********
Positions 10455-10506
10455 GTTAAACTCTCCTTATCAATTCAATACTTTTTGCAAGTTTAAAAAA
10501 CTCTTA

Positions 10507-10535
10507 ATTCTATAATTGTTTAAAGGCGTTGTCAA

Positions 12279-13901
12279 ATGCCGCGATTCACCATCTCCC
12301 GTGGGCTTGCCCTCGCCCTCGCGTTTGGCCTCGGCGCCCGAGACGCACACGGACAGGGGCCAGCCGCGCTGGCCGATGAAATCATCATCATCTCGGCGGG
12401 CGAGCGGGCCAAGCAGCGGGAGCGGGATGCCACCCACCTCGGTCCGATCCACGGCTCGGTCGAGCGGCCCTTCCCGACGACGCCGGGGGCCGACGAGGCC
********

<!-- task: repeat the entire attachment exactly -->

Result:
Positions 10455-10506
10455 GTTAAACTCTCCTTATCAATTCAATACTTTTTGCAAGTTTAAAAAA
10501 CTCTTA

Positions 10507-10535
10507 ATTCTATAATTGTTTAAAGGCGTTGTCAA

Positions 12279-13901
12279 ATGCCGCGATTCACCATCTCCC
12301 GTGGGCTTGCCCTCGCCCTCGCGTTTGGCCTCGGCGCCCGAGACGCACACGGACAGGGGCCAGCCGCGCTGGCCGATGAAATCATCATCATCTCGGCGGG
12401 CGAGCGGGCCAAGCAGCGGGAGCGGGATGCCACCCACCTCGGTCCGATCCACGGCTCGGTCGAGCGGCCCTTCCCGACGACGCCGGGGGCCGACGAGGCC